Base, or Goal-ball 1834
from The Book of Sports by Robin Carver. Boston: Lilly, Wait, Colman, and Holden (1834)
Carver copied this entry nearly verbatim from the English Boys' Own Book rules of rounders from six years earlier. The most notable variance is the omission of the rule found in Clark according to which a ball hit behind the catcher is an out, the earliest hint of the concept of foul territory.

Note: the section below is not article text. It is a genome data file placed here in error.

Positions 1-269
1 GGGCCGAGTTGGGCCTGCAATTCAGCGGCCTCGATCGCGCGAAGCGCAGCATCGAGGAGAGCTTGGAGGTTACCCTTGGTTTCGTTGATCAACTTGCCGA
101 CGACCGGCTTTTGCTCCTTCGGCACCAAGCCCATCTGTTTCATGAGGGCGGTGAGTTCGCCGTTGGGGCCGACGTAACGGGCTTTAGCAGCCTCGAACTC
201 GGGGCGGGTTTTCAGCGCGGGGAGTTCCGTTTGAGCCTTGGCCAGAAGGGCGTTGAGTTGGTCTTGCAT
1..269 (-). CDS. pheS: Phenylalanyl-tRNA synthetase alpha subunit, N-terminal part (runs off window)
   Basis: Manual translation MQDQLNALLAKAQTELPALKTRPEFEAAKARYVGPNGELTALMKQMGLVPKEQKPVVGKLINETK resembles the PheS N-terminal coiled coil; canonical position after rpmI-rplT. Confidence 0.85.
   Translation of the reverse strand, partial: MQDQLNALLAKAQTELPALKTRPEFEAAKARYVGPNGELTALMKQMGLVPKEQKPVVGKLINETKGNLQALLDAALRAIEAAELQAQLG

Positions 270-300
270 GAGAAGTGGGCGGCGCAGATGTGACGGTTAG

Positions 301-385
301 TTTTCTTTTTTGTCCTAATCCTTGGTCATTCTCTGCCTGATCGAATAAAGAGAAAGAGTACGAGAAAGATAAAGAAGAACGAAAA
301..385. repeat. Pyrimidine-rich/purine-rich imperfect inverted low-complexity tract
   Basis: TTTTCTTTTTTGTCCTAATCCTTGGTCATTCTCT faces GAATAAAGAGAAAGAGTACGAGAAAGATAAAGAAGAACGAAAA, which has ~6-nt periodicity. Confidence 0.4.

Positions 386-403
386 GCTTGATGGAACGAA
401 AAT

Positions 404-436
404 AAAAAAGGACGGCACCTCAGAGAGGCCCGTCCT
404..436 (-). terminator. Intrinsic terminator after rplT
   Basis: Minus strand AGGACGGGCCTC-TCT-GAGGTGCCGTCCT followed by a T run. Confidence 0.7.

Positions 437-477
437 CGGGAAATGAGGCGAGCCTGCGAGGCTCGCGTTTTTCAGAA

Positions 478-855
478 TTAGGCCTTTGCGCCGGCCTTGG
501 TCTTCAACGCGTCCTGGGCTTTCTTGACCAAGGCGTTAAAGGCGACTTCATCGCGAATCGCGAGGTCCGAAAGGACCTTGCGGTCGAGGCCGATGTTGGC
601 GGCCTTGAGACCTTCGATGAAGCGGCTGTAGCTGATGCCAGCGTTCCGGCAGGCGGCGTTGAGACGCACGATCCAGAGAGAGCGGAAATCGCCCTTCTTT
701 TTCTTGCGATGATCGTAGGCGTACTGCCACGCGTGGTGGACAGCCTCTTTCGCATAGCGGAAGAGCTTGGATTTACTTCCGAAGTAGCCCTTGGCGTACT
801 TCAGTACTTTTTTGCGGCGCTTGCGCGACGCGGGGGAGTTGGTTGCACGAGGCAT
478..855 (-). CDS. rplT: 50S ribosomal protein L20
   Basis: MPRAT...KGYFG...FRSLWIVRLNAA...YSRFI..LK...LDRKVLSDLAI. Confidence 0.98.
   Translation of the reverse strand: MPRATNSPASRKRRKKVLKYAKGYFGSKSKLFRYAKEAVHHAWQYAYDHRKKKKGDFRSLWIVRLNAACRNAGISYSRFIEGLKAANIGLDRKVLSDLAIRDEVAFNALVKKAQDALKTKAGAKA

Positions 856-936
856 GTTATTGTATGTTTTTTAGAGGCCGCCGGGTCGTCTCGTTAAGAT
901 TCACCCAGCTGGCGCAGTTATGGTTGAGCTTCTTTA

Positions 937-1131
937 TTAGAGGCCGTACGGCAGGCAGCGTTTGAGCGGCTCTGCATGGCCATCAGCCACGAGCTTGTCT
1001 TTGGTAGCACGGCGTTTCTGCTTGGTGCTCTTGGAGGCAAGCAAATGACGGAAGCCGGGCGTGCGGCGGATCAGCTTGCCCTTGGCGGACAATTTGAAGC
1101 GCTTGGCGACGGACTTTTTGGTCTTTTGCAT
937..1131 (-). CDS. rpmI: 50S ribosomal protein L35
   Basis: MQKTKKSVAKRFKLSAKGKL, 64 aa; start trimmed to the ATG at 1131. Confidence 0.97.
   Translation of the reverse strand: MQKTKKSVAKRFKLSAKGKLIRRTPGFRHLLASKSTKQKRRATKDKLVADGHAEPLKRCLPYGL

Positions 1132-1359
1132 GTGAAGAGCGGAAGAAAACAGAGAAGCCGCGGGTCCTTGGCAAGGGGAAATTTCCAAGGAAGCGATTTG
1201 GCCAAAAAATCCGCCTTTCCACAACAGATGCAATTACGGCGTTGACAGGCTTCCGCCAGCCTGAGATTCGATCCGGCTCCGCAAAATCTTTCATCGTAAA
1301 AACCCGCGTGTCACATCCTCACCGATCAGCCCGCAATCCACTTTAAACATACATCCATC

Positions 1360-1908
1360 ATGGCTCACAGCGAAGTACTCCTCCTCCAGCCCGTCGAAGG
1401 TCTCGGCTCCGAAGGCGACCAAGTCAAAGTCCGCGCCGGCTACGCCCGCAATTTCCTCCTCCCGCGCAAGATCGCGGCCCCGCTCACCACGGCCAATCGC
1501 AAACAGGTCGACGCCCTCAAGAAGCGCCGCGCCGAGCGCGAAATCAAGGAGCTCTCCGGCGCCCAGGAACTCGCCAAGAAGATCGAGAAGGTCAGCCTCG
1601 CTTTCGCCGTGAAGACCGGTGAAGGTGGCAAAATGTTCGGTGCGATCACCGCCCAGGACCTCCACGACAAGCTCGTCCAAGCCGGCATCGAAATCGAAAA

This game is known under a variety of names. It is sometimes called “round ball,” but I believe that “base,” or “goal ball” are the names generally adopted in our country. The players divide into two equal parties, and chance decides which shall have first innings. Four stones or stakes are placed from twelve to twenty yards asunder, as a, b, c, d, in the margin; another is put at e. One of the party, who is out, places himself at e. He tosses the ball gently toward a, on the right of which one of the in-party places himself, and strikes the ball, if possible, with his bat. If he miss three times, or if the ball, when struck, be caught by any of the players of the opposite side, who are scattered about the field, he is out, and another takes his place. If none of these accidents take place, on striking the ball he drops the bat, and runs toward b, or if he can, to c, d, or even to a again. If, however, the boy who stands at e, or any of the out-players who may happen to have the ball, strike him with it in his progress from a to b, b to c, c to d, or d to a, he is out. Supposing he can only get to b, one of his partners takes the bat, and strikes at the ball in turn. If the first player can only get to c, or d, the second runs to b, only, or c, as the case may be, and a third player begins; as they get home, that is, to a, they play at the ball by turns, until they all get out. Then, of course, the out-players take their places.